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GAO Says Airborne Laser, Kinetic Interceptor, Costs Not Fully Tallied

By | April 23, 2007

      Costs were not fully estimated for the two ballistic missile defense (BMD) programs designed to destroy enemy missiles early in their ballistic flights, according to a Government Accountability Office (GAO) report.

      The GAO report, provided to congressional committees, said a Missile Defense Agency (MDA) document sent to Congress last year contained useful information on the Airborne Laser (ABL) and Kinetic Energy Interceptor (KEI) programs.

      MDA at some point will choose just one of those programs for the task of killing enemy missiles shortly after they rise from launch pads or silos, before the enemy weapons have a chance to spew out multiple warheads or confusing chaff. A test in 2009 will show whether the ABL laser system can kill an enemy missile in flight, and a similar test will come for KEI. Other tests of the systems will be executed in the next two years.

      In its report, GAO found that MDA correctly included assessments of many of the costs in the rival ABL and KEI programs. GAO estimates the Department of Defense (DOD) has spent $107 billion on all forms of ballistic missile defense systems since the so-called Star Wars years of the mid-1980s, a total sum including many other BMD programs aside from ABL and KEI.

      However, the GAO complained that MDA didn’t include in ABL and KEI cost estimates the outlays that would arise after the anti-missile systems are developed, such as basing expenses.

      That MDA document “did not address the challenges in establishing bases at the locations cited or provide information on the quantity of each element required for various deployment periods,” the GAO stated.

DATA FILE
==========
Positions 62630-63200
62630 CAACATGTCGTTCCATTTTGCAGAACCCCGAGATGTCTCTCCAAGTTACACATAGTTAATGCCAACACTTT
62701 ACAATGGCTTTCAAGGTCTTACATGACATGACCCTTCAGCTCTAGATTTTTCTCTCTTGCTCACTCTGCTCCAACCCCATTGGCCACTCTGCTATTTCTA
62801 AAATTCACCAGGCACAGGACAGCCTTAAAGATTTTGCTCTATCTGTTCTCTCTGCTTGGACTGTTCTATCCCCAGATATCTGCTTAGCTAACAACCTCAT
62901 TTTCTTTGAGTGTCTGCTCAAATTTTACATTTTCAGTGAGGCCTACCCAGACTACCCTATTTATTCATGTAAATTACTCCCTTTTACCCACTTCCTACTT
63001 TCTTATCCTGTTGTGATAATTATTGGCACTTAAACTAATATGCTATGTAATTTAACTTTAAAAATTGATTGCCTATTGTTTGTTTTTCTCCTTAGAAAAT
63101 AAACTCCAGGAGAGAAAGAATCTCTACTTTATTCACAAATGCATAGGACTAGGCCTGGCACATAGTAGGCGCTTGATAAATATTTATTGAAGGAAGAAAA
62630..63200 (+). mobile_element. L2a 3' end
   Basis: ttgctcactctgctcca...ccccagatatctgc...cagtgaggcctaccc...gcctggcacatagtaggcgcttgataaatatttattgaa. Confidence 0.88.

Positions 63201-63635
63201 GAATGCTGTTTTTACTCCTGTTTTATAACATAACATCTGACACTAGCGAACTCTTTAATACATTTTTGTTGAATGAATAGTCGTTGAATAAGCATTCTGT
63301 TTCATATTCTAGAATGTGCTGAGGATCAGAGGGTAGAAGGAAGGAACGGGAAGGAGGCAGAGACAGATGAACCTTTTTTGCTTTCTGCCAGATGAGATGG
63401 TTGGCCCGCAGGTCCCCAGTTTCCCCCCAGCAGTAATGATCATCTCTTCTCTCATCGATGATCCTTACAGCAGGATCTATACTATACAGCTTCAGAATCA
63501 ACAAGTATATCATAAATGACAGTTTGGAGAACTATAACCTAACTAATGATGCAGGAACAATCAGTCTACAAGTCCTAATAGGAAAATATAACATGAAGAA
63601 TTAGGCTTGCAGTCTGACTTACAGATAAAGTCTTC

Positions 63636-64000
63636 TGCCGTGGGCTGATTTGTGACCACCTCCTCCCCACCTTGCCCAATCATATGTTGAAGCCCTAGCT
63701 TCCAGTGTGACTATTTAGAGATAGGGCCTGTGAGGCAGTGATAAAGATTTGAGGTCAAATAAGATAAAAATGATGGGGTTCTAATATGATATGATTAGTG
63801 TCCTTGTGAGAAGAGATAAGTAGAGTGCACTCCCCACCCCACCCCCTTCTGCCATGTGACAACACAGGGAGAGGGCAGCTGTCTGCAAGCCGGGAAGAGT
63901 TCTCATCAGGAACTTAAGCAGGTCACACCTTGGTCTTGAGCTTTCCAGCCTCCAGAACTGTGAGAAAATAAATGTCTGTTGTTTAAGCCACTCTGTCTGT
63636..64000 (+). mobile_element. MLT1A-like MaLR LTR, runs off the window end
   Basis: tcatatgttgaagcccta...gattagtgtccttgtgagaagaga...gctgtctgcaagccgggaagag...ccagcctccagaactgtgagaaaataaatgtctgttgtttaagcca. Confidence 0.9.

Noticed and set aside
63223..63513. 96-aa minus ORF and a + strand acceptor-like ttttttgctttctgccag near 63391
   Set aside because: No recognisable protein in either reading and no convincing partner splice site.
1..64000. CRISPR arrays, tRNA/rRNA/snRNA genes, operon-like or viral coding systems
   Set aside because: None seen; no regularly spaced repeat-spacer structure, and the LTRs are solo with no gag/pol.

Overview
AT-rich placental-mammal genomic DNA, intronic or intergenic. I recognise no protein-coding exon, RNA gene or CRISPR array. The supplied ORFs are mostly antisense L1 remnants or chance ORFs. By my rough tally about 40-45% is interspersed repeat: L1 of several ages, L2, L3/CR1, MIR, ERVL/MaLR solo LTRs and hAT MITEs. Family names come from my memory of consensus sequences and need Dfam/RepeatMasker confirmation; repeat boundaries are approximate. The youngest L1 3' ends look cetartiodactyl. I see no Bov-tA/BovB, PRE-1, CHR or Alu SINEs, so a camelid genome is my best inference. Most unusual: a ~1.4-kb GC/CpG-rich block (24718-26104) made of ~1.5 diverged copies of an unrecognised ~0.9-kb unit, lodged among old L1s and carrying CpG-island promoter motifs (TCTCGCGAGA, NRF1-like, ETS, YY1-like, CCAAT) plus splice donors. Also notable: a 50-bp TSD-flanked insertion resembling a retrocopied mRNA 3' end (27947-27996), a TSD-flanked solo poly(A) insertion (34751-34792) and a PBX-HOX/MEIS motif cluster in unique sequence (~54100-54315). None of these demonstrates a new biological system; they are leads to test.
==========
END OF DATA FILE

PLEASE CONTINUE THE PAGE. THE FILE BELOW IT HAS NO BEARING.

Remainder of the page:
Further, the MDA document “did not involve key DOD stakeholders such as the [armed] services and combatant commands in preparing the report and did not clearly explain modeling assumptions and their effects on results as required by relevant research standards,” the watchdog agency asserted.

      As well, the MDA document “did not explain how each element’s performance may change if developing technologies do not perform as expected,” according to the GAO report.

      However, the GAO notes that MDA was hampered in providing some information because some events in the ABL and KEI development programs haven’t yet occurred.

      That MDA document notes that “some data is limited, and operational concepts that discuss operations from forward locations have not been fully vetted with the services and combatant commands,” the GAO noted.

      “GAO found that MDA’s estimates did not include all cost categories, including costs to establish and sustain operations at U.S. bases and at forward overseas operating locations,” the GAO report observed.

      “Also, MDA’s estimates did not calculate costs based on realistic quantities of each element the combatant commanders or services would need to conduct the mission. “Finally, MDA did not conduct a sensitivity analysis to assess the effect of key cost drivers on total costs.”

      The missile defense organization agreed that further analysis would “help to better inform DOD and congressional decision makers in making investment decisions following key tests in 2008 and 2009.” So the GAO recommended that “DOD should include key stakeholders in assessing operational issues, report on technical progress, and update and verify life-cycle cost estimates in accordance with key principles for developing life-cycle costs.”

      Earlier, DOD agreed to include stakeholders and assess technical progress but did not agree to prepare or report life-cycle costs in accordance with key principles, according to the GAO.

      The report entitled Missile Defense: Actions Needed to Improve Information for Supporting Future Key Decisions for Boost and Ascent Phase Elements can be viewed in entirety at on the Web.

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